France's "operational reservists" include French citizens with or without military experience as well as former soldiers.
"I want to call on all French patriots who wish to do so, to join this operational reserve," Cazeneuve said.
His call comes after the government has been criticized for not doing more to stop attacks.
French President Francois Hollande said on Friday that reservists would be called upon to boost the ranks of police and gendarmes.
The operational reserve is currently made up of 12,000 volunteers, 9000 of whom are within the paramilitary police and 3000 in the regular police force, said Cazeneuve.
"We are going to reinforce the presence of security forces across the country," he added.
He said the number of security forces deployed to protect the population was nearly 100,000, including 53,000 police, 36,000 para-military police and 10,000 soldiers.
France's reserve forces
France has had two types of reserve forces: an operational reserve and a citizens’ reserve. However, French reserves barely total 20,000. France also has a militarized police force, the gendarmerie, with a potent, 40,000-member reserve of its own.
The operational reserve, composed of volunteers or former soldiers, is the only one of the two that is a true operational reserve. These volunteers serve one to five years in the reserves, with one-third of them available for mobilization within two weeks. Soldiers leaving active duty in the French Army are required to serve up to five years in the operational reserve and may serve both in France and abroad, each member receiving several weeks of training per year.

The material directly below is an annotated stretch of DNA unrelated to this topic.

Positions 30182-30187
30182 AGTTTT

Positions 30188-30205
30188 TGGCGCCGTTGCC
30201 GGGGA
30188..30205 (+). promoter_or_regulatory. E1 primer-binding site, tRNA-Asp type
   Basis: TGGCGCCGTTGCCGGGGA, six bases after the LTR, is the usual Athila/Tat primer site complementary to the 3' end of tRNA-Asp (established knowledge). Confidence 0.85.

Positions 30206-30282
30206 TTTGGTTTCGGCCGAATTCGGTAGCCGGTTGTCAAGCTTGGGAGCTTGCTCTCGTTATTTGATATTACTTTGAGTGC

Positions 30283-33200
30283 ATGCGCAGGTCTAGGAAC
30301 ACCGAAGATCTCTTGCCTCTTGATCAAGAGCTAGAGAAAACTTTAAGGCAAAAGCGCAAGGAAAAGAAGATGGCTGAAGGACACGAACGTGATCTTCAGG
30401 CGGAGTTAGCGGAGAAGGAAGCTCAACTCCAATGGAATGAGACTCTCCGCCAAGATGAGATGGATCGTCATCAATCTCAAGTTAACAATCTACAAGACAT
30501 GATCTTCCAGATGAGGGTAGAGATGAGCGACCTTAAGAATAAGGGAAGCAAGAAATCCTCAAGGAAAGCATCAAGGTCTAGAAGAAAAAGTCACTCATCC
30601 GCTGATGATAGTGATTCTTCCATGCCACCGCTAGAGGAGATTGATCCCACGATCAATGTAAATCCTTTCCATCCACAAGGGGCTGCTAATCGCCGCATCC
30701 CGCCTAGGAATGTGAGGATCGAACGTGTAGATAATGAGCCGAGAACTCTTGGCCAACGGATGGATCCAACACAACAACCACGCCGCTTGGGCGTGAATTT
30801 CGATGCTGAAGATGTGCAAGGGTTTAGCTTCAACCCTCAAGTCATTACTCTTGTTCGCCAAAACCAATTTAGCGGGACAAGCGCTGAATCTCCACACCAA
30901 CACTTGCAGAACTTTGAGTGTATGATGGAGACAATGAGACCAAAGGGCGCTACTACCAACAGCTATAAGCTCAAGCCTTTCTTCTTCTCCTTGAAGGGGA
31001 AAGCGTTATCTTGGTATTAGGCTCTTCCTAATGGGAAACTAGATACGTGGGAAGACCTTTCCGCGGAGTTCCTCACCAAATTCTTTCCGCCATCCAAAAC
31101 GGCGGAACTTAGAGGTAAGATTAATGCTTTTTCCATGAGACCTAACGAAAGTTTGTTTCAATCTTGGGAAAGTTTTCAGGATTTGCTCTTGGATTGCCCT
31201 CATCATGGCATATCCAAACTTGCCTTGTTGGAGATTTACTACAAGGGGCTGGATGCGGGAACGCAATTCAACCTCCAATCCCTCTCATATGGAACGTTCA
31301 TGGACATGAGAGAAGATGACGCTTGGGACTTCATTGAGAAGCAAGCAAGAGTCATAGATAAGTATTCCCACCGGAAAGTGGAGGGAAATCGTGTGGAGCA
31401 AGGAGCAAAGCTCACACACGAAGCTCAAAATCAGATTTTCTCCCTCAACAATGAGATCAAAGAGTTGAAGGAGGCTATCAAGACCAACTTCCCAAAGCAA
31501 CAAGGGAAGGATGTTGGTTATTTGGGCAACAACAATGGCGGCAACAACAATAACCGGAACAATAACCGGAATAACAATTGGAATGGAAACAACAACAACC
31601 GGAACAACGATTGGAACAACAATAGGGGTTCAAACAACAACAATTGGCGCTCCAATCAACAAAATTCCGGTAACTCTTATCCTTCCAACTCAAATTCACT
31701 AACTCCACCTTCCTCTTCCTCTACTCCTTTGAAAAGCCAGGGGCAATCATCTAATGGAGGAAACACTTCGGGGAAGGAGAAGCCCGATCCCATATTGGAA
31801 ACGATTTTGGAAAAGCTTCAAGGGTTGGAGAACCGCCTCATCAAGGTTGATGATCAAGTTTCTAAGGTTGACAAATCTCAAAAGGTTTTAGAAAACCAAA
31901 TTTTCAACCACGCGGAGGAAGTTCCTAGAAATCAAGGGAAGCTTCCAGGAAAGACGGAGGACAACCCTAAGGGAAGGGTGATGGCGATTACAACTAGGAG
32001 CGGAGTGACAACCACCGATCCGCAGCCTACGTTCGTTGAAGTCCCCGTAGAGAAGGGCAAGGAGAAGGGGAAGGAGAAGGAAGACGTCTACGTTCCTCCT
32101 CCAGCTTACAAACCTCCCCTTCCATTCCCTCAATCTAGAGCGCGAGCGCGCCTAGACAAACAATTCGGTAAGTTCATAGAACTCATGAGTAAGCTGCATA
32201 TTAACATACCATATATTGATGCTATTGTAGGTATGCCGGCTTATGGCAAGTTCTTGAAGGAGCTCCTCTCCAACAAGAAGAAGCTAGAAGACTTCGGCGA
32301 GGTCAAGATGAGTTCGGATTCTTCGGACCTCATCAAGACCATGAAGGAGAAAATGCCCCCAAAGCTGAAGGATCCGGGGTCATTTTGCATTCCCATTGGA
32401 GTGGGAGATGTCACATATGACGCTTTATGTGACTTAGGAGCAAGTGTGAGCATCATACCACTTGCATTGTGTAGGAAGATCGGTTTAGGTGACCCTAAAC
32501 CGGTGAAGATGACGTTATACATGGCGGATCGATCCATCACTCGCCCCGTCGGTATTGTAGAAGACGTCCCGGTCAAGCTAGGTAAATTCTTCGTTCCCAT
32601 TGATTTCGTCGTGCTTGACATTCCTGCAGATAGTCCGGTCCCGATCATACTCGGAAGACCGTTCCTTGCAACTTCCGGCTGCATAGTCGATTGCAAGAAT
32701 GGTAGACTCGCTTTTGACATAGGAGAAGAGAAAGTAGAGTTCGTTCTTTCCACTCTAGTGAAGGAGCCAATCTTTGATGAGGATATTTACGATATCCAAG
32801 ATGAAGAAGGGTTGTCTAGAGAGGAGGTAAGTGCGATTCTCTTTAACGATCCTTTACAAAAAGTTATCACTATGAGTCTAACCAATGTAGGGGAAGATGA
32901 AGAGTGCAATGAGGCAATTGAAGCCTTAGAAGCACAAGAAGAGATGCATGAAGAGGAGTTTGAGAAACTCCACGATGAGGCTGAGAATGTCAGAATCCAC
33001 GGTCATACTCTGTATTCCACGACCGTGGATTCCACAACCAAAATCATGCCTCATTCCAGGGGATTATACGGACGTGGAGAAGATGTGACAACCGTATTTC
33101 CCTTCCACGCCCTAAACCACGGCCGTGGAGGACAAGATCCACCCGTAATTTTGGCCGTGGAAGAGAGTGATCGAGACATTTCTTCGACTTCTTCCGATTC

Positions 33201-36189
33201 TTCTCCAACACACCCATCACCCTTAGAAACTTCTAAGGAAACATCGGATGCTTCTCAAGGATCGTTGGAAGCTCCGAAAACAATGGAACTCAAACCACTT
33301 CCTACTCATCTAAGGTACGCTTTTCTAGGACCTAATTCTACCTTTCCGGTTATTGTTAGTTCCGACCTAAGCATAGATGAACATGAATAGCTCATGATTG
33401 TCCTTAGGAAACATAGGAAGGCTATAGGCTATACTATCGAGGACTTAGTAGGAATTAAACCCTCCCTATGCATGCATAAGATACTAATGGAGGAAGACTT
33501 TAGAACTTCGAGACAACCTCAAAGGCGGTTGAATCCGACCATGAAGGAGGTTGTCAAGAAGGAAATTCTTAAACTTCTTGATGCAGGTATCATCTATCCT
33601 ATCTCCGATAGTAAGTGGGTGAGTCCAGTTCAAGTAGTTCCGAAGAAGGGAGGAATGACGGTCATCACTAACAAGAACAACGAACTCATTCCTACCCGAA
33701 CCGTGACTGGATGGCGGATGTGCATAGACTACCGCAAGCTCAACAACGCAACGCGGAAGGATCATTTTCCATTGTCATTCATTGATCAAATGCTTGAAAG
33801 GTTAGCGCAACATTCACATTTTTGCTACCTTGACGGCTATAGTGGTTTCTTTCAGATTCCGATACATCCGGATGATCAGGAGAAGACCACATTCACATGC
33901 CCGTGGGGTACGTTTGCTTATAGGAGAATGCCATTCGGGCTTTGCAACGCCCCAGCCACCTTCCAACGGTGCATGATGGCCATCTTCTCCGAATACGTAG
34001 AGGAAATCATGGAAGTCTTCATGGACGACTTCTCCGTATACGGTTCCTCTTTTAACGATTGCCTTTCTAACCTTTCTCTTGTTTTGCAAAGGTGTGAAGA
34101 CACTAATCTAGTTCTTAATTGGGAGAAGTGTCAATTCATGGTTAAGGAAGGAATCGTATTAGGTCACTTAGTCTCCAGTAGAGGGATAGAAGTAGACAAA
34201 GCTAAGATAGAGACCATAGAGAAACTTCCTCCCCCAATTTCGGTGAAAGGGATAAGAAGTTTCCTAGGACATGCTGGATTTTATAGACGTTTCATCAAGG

They are organized in about 100 company-sized units called Reserve Intervention Units, in addition to a small number of so-called Reserve Specialized Units of similar size. During a crisis, their duties in support of the civil authority include providing general reinforcement of public order forces, aiding the population and maintaining continuity of essential public services. In cases of extreme emergency, the civil authorities can also use these reserves for internal and border security, including protecting public facilities under a French anti-terrorism program known as Vigipirate, in which French military personnel conduct armed anti-terrorism patrols in key transportation, government and tourist facilities.
The Citizens’ Reserve or Réserve Citoyenne has an entirely different role: to maintain the French concept of l’ésprit de defense, or the spirit of defense, perhaps in response to a France in which the ordinary citizen has lost interest in things military. Indeed, in 1998 France instituted a “day of introduction to military service” (journée d’appel de préparation à la defense). This reserve is intended to assist with recruiting, to maintain liaison with the public and reinforce emergency response mechanisms. However, its members are expressly excluded from military tasks and thus can carry out only civil assistance operations of a nonmilitary nature. In essence, they carry out representational efforts and, in any event, their numbers are very limited.
SOURCES- Armed Forces Journal, AP, Wikipedia